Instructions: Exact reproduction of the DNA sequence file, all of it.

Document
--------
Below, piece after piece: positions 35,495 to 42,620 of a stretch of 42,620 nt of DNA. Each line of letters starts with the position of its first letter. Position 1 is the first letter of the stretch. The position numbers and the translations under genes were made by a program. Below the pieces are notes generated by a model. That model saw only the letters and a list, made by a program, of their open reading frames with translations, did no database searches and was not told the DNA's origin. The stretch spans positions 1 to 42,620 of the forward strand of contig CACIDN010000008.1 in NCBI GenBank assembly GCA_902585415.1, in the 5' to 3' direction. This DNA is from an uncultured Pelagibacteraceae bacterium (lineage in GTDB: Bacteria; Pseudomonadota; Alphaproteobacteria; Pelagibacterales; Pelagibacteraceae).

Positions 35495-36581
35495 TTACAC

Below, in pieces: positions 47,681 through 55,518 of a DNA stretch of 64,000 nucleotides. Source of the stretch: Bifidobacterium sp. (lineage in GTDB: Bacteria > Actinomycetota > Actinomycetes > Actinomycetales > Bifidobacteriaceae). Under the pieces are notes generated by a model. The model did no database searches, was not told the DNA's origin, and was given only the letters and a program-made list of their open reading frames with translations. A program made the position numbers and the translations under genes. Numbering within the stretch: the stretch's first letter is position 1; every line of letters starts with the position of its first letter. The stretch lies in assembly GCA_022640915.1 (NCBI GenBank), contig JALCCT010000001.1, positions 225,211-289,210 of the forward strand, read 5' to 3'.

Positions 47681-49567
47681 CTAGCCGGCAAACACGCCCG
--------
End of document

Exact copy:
Below, piece after piece: positions 35,495 to 42,620 of a stretch of 42,620 nt of DNA. Each line of letters starts with the position of its first letter. Position 1 is the first letter of the stretch. The position numbers and the translations under genes were made by a program. Below the pieces are notes generated by a model. That model saw only the letters and a list, made by a program, of their open reading frames with translations, did no database searches and was not told the DNA's origin. The stretch spans positions 1 to 42,620 of the forward strand of contig CACIDN010000008.1 in NCBI GenBank assembly GCA_902585415.1, in the 5' to 3' direction. This DNA is from an uncultured Pelagibacteraceae bacterium (lineage in GTDB: Bacteria; Pseudomonadota; Alphaproteobacteria; Pelagibacterales; Pelagibacteraceae).

Positions 35495-36581
35495 TTACAC

Below, in pieces: positions 47,681 through 55,518 of a DNA stretch of 64,000 nucleotides. Source of the stretch: Bifidobacterium sp. (lineage in GTDB: Bacteria > Actinomycetota > Actinomycetes > Actinomycetales > Bifidobacteriaceae). Under the pieces are notes generated by a model. The model did no database searches, was not told the DNA's origin, and was given only the letters and a program-made list of their open reading frames with translations. A program made the position numbers and the translations under genes. Numbering within the stretch: the stretch's first letter is position 1; every line of letters starts with the position of its first letter. The stretch lies in assembly GCA_022640915.1 (NCBI GenBank), contig JALCCT010000001.1, positions 225,211-289,210 of the forward strand, read 5' to 3'.

Positions 47681-49567
47681 CTAGCCGGCAAACACGCCCG